The Modi government is set to fast-track a $1.5-billion deal to acquire 197 light utility helicopters (LUH) for the army. The award of the contract was stuck with the previous UPA government, the latest delay coming after the controversy over buying helicopters for VVIP use surfaced.
Sources told FE that a fresh request for proposal (RFP) for the chopper deal will be issued by the new government within a month's time. Defence minister Arun Jaitley has already been been briefed about the delayed/on hold projects, including the procurement of the LUHs.
Once the RFP process is competed, it would take another two to three years before the first helicopter is delivered. The delays in the previous rounds of bidding have already hurt the army badly as it has been searching for a modern helicopter to replace the aging Cheetah/Chetak helicopter. Most of these are already running on an extended lease of life and need immediate replacement.
With defence as one of the priority areas for the BJP-led government, it is widely expected to clear the policy logjam and speed up the award of critical projects including the much-delayed $20-billion medium multi-role combat aircraft or MMRCA deal.
The process to replace the Cheetah/Chetak helicopters – which undertake patrol, reconnaissance and evacuation missions in forward locations and high-altitude areas like Siachen – had been cancelled twice earlier by the UPA government and initiated afresh only to be put on hold again after the AgustaWestland row came to light where allegations were levelled that the deal was being designed to favour the Italian defence major.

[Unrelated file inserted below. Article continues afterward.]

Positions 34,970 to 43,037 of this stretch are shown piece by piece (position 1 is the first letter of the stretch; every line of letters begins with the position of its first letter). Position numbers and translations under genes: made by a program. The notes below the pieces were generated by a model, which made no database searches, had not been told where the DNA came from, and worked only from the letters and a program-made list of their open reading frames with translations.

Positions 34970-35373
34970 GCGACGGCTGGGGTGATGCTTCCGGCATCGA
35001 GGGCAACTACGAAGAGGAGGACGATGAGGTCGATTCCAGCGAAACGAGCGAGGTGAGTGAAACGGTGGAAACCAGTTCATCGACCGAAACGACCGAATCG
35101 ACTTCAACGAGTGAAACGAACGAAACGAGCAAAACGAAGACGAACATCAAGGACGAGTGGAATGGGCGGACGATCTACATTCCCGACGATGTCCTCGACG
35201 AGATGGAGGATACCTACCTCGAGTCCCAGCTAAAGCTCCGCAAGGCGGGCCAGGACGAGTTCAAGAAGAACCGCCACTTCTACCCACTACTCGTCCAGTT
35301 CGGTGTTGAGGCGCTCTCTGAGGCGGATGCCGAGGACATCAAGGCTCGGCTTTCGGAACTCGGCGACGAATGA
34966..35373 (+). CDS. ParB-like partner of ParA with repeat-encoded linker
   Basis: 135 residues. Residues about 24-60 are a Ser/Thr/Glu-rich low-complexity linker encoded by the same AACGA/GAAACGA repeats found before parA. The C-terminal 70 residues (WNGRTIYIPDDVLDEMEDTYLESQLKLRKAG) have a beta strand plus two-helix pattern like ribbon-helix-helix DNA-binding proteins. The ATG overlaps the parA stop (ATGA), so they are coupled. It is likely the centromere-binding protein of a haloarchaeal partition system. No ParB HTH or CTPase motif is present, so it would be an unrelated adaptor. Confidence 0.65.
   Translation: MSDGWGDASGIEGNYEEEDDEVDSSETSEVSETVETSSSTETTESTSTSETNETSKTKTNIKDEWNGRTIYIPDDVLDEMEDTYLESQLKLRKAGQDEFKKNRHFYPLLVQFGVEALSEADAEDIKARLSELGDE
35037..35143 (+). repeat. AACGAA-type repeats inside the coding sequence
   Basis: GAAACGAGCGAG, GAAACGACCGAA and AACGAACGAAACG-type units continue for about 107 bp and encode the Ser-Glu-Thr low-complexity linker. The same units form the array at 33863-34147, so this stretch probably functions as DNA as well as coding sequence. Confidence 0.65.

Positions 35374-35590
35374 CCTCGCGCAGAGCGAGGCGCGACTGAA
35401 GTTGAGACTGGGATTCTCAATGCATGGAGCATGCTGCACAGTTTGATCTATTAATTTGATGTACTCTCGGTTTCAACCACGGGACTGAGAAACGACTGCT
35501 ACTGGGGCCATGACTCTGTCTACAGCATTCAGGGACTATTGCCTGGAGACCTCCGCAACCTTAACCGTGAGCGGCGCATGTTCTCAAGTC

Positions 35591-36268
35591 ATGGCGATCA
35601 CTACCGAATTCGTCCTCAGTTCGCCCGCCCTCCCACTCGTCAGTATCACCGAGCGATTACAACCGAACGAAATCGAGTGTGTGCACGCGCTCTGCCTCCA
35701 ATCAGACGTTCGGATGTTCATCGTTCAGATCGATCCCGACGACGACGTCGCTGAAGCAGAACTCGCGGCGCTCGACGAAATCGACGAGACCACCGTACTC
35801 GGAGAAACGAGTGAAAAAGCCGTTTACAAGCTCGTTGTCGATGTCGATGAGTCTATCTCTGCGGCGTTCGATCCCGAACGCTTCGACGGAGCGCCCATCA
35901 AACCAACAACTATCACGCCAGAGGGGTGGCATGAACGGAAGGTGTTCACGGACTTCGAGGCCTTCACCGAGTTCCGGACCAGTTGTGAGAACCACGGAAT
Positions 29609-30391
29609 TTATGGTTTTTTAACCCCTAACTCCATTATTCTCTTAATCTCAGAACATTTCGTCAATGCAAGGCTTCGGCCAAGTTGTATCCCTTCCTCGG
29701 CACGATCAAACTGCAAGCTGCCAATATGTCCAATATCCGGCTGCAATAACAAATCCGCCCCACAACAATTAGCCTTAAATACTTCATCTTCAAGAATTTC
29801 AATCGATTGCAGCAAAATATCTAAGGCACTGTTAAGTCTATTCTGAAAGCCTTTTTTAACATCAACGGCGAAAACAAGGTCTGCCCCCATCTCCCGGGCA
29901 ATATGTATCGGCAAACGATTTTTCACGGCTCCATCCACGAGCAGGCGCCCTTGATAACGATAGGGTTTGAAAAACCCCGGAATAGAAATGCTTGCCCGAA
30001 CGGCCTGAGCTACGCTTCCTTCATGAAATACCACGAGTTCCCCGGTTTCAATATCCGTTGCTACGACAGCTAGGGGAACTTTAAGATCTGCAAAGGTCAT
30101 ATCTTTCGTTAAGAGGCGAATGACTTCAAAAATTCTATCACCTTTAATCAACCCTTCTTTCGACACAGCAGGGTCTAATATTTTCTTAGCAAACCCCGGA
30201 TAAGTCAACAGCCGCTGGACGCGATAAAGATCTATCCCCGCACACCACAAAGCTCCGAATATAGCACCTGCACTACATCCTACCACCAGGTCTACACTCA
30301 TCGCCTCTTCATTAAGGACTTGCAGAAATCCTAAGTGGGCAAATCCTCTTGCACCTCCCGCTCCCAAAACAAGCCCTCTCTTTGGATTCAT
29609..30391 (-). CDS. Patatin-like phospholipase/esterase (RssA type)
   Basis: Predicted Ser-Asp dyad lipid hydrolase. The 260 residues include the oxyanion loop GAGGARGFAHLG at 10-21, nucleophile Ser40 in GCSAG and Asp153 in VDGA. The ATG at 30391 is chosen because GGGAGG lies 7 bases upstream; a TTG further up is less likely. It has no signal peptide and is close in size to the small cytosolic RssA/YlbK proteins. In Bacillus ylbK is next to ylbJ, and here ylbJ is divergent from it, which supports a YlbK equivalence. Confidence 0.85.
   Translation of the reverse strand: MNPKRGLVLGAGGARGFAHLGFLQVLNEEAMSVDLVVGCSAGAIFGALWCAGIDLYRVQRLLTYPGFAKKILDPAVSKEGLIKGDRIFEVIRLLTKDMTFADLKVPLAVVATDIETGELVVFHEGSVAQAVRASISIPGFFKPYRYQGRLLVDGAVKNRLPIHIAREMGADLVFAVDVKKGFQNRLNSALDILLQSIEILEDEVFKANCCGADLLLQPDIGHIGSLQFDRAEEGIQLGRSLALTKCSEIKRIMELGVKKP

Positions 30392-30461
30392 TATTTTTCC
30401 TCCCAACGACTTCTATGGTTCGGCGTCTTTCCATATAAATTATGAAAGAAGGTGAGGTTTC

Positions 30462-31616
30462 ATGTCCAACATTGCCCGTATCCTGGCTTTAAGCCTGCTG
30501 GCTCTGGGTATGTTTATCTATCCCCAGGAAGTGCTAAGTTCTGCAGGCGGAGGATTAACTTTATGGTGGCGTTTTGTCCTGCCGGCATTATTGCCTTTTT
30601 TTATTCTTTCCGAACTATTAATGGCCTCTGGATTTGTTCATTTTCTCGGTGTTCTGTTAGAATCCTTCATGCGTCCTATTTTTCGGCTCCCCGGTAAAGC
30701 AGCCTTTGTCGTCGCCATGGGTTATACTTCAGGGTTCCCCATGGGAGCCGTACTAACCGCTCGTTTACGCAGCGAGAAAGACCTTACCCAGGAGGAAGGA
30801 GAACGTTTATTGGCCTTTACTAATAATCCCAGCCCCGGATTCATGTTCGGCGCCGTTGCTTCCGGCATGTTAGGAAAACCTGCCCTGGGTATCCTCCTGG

As a consequence, the army had requested the ministry to delay the acquisition process and the Director General (Acquisition) had asked Eurocopter and Kamov to extend their bids offer till the end of 2013. Two rounds of trials of aircraft from these companies had already taken place at a substantial cost. The procurement of the 197 light helicopters has been dogged by technical problems as well. In 2003, India issued an RFP, estimating a deal worth $500-600 million to buy 60 helicopters outright, with the remaining 137 being built under licence by Hindustan Aeronautics (HAL). Eurocopter's AS550 C3 Fennec and Bell Textron's 407 competed in the second and final round of summer trials, and in 2007 the process ended up completely derailed.
A new RFP out for a successor "Reconnaissance and Surveillance Helicopter programme" (RSH) went out